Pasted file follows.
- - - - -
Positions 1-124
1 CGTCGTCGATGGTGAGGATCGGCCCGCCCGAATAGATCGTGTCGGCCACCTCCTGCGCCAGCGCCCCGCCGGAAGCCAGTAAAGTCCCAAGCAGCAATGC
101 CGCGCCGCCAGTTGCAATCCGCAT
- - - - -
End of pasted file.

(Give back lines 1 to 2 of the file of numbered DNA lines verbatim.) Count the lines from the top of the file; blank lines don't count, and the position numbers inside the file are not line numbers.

Positions 1-124
1 CGTCGTCGATGGTGAGGATCGGCCCGCCCGAATAGATCGTGTCGGCCACCTCCTGCGCCAGCGCCCCGCCGGAAGCCAGTAAAGTCCCAAGCAGCAATGC